Did Postal Service go ‘too far’ in halting mail delivery after attack on carrier?
BY FRANK MAIN Staff Reporter August 8, 2013 7:38PM
08/08/2013 Chicago State Farm Insurance agent Joe Wilson poses for a photograph outside his office in Logan Square in Chicago on Thursday, August 8, 2013. Recently the U.S. Postal Service has discontinued mail service to his business and many others in the area due to a mail carrier being attacked. | Michael Jarecki ~ For Sun-Times Media
Updated: September 10, 2013 6:29AM
Snow, rain, heat and the gloom of night can’t stop mail carriers from completing their routes — but Chicago crime can.
A beating of a postal carrier last week brought mail delivery to a halt in the 3200 block of West North Avenue in the Logan Square neighborhood.
The unusual mail stoppage, which is angering business owners on the block, is also affecting the Chicago office of Rep. Luis Gutierrez (D-Ill.) at 3210 W. North, a spokesman confirmed.
The delivery shutdown stems from an Aug. 2 attack on a 35-year-old female postal carrier.
After she used pepper spray on a threatening dog, the animal’s owners allegedly pushed her to the ground and beat her up, police said. Laurentina Espadas, 30, of the 3200 block of West North Avenue, was charged with misdemeanor battery. The mail carrier was treated at a hospital for minor injuries.
The attack and at least one earlier incident prompted the U.S. Postal Service to stop mail delivery on the block on Aug. 3, said Mark Reynolds, a spokesman for the postal service in Chicago.
“It is relatively rare. It is an extreme measure. We obviously want to deliver the mail every day,” he said. “The safety of our carriers is paramount.”
A funeral home and an insurance office are among the businesses affected by the shutdown.
Bill Anderson, whose family founded Anderson-Morgan Funeral Home at 3234 W. North, said he realized the business wasn’t getting any mail.
He said he spoke to a supervisor at the post office at Fullerton and California and was told he would have to pick up the funeral home’s mail at the post office until further notice.
“If someone assaulted a bus driver, they would not take all the bus drivers off the street. This was an isolated incident. We are being held hostage,” said Anderson, who sold the funeral home but still works there part-time.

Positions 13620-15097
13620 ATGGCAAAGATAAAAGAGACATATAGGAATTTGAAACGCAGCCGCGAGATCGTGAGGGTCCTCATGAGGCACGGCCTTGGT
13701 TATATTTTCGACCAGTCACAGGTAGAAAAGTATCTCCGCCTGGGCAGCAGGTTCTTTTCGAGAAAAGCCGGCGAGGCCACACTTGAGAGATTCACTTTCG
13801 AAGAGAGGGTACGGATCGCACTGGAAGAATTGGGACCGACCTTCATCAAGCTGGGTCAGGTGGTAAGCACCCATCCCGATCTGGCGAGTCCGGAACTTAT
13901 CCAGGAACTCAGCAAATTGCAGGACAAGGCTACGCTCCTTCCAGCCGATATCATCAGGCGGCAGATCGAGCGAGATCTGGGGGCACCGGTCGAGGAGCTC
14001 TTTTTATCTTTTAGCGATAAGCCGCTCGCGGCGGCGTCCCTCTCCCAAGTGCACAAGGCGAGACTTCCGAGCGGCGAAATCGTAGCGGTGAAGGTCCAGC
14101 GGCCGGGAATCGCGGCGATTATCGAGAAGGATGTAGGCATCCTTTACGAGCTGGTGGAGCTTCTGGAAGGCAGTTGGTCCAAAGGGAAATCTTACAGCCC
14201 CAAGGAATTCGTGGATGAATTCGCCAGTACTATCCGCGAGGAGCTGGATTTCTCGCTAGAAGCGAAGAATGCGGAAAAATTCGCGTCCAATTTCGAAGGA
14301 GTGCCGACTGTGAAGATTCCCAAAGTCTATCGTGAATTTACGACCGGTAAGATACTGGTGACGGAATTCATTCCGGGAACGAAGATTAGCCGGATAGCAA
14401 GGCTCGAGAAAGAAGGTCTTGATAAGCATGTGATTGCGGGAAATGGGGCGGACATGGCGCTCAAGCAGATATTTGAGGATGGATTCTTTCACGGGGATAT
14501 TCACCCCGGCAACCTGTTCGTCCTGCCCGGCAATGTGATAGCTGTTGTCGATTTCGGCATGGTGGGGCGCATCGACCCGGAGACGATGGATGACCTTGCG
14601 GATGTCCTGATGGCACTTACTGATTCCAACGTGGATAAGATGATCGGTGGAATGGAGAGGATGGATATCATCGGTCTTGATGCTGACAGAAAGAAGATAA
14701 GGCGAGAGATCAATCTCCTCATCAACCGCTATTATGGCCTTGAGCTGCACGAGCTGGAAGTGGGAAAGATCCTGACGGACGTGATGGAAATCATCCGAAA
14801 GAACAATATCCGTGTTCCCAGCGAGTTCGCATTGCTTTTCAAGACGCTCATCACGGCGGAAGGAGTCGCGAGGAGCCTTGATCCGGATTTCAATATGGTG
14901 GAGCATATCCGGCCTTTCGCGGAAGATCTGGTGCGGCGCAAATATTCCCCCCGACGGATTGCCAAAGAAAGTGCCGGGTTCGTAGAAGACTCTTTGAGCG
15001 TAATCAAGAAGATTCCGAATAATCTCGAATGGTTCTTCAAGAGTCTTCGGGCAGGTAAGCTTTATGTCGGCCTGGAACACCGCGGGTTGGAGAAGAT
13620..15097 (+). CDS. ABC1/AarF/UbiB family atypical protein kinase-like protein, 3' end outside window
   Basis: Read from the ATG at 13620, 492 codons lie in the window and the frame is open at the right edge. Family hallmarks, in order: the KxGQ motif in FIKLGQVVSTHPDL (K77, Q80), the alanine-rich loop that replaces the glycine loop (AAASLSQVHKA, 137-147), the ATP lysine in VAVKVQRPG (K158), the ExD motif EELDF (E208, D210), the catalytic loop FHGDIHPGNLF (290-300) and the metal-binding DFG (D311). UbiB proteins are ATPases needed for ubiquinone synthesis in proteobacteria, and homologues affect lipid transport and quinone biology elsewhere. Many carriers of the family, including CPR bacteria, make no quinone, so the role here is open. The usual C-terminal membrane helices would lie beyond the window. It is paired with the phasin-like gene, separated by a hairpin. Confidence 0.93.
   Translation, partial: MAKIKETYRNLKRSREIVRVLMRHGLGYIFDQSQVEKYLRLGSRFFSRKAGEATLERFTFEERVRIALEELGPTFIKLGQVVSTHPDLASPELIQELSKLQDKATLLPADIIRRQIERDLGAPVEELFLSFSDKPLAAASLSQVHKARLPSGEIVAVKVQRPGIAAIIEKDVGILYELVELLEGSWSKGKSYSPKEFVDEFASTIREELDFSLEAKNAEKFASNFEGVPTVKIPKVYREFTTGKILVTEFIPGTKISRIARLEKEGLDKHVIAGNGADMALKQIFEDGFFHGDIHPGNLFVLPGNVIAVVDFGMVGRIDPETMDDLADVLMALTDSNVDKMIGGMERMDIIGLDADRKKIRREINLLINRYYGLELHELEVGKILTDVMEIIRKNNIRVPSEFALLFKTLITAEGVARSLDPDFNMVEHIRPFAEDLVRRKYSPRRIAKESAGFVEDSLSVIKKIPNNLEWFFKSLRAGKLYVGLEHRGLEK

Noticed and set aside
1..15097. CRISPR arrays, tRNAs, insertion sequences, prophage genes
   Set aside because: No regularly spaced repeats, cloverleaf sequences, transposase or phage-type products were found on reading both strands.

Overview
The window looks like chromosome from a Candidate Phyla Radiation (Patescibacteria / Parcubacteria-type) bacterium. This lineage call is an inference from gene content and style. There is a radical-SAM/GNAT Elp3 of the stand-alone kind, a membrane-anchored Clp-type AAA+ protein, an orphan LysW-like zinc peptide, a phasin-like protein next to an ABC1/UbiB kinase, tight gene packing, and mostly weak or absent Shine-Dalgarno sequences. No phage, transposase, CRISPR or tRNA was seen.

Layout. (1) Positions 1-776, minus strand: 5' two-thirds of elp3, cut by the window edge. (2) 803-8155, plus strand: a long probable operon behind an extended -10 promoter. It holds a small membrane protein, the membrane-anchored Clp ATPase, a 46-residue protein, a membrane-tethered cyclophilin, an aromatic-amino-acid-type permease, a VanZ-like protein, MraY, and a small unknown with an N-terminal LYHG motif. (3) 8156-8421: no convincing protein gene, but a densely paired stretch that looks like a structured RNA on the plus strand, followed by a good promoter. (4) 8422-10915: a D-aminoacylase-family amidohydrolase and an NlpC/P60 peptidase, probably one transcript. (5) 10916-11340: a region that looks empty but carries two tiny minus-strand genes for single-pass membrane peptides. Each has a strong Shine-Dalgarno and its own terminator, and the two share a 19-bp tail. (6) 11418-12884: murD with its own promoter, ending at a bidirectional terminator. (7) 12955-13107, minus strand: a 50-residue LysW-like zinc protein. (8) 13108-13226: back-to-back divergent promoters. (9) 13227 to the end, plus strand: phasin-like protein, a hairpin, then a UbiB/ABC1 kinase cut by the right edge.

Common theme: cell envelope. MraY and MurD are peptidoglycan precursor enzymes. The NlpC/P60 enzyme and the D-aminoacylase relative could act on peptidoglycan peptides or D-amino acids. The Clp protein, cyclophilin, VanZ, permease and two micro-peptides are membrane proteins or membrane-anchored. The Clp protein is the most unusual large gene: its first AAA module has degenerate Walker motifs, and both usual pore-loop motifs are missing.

Joe Wilson, a State Farm Insurance agent at 3246 W. North, said he must take at least 20 minutes out of his day to drive to the post office to pick up his mail now.
“That’s another thing on my plate,” Wilson said.
Wilson said he’s miffed he never received notification from the postal service about the stoppage.
“They went a little bit too far to penalize the entire community for an isolated event,” Wilson said, stressing that he sympathizes with the postal carrier, whom he called “excellent.”
Gerard Morgan, the new owner of the funeral home, said he’s puzzled by the postal service’s move.
“I took the business over on the first of May, and I have not had any problems here,” he said. “I don’t understand why they would have to stop delivering the mail. This is really inconvenient.”
But Reynolds said the Aug. 2 attack wasn’t the only problem that led to the mail stoppage. A day earlier, the mail carrier and a route inspector were walking together when a man got angry because he thought the inspector was looking at his girlfriend. He said the man then followed the supervisor, flashing gang signs at him, Reynolds said.
“This is not just an isolated incident,” he said. “There is a recent history of problems here.”
Reynolds said postal officials haven’t decided how long the stoppage will last. They’ve notified the offices of Ald. Roberto Maldonado (26th) and Gutierrez, he said.
A spokesman for Gutierrez said he couldn’t comment except to confirm the congressman’s office on North Avenue wasn’t receiving any mail.